As covid grew and grew and the general population continued to isolate they were ordering a lot of online products from Amazon/Ebay etc. This benefitted the freight industry as it saw the loads go through the roof - approximately 200%. The down side to Covid, for the freight pilots, was the relentless Covid test and travel requirements, from travelling country to county. For an extended amount of time we were required to isolate ourselves in the hotels every day until we were due to depart the country again. This didn’t just put a strain on our physical health, but also our mental health. This is why we kept our morale high and made sure we exercised our mind as well as our body, which is vital in this industry and throughout your career.

Now that more airlines are acquiring freighter aircrafts, the profit margins will eventually return to normal and with the UK's airline industry steadily picking up again, I hope to see room for growth for all of the pilots past and present.


What are your tips for future pilots?

I have listed some tips that I would have loved to know before I started my training.

  • Be flexible with training, it may not be the price it states on the tin, so do your research and ask questions to your flight school so you can prepare a budget.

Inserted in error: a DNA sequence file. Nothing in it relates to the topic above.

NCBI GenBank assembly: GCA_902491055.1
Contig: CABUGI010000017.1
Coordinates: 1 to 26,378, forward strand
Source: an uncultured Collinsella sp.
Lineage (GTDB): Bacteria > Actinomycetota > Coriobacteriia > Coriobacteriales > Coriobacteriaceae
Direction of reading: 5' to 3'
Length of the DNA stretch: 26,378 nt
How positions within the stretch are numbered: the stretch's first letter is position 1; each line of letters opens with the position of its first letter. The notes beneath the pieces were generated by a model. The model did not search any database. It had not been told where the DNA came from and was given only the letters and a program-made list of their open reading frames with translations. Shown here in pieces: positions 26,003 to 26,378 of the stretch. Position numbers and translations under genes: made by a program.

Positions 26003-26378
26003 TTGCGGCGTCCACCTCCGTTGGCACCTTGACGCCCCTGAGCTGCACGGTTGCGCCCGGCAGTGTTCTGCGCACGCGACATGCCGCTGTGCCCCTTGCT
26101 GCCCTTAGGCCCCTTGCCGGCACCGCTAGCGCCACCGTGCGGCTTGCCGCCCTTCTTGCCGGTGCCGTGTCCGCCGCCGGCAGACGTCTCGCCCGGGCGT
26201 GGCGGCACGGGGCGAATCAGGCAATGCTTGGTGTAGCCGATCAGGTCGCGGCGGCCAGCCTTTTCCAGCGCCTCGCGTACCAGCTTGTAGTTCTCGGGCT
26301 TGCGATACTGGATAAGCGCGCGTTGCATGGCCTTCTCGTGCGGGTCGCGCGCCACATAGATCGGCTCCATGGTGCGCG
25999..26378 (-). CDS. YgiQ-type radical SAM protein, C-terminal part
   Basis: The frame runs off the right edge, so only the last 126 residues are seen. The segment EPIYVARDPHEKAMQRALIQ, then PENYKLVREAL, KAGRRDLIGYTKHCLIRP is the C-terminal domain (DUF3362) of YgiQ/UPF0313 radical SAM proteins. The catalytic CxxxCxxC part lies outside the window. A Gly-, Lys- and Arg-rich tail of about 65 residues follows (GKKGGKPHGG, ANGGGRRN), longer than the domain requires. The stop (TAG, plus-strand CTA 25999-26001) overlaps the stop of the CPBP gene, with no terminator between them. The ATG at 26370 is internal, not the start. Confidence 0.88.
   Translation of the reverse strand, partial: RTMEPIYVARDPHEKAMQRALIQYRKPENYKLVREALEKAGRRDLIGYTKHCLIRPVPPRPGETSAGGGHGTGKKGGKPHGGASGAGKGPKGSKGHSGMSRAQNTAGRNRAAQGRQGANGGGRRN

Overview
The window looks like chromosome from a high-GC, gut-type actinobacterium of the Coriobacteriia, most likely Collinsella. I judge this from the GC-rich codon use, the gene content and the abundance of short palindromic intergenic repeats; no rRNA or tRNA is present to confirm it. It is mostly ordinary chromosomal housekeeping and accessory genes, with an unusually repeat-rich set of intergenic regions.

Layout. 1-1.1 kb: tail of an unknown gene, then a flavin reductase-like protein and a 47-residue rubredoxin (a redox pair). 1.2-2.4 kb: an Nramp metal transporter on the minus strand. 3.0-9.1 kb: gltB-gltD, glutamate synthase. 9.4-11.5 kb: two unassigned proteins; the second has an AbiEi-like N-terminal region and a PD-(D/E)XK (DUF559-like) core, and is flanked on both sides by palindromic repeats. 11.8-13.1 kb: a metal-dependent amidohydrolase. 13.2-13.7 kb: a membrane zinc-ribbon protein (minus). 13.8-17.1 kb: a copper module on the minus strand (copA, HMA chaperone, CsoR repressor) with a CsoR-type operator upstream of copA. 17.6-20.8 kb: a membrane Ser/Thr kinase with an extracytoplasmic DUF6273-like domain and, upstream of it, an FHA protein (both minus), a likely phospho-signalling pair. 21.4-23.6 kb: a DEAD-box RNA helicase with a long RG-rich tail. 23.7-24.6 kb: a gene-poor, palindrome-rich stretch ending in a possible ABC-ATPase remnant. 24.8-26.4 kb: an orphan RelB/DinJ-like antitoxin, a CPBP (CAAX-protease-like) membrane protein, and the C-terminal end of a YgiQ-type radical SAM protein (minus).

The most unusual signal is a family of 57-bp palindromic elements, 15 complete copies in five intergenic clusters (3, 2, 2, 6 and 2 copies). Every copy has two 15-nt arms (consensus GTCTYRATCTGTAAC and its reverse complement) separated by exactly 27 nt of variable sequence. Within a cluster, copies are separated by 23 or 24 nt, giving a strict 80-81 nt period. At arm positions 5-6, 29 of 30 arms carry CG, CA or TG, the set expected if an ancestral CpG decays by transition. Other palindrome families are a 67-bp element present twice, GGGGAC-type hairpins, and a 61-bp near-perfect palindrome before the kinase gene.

• Use pilot training review sites, such as Pilot Network, to aid decision making. You will get the best impartial and transparent insight into the schools from feedback and reviews from people that have been there and done it.
  • Prepare yourself and talk to airlines about future opportunities that they are expecting, there will always be a need for pilots but the demand varies with the industry, communicate with people within the industry and try to find the best deal for you. Networking can be useful.
  • A lot of schools will offer more expensive courses because they have partnered with an airline, but most of these partnerships do not exist any more so do not rely on the school website for info.
  • Keep your head down and focus on training, but also remember it's important to have some down time and recharge the mind and body.




Well that certainly is a great insight into your journey and career so far, George. I am sure that your words of advice will help many aspiring pilots and your experiences keep them motivated to join you up there in the skies. Thank you again for speaking with us, it’s been a pleasure. It’s nice to see that during the whole pandemic, there have still been pilots flying throughout and hopefully as the pandemic eases off, flying can get back to normality more and more! We at Pilot Network wish you all the best with the rest of your career, for many more years/decades to come!

Thank you for reading.

The Pilot Network Team



TROMSO, November 2020



Crossing the Alps at 25,000ft.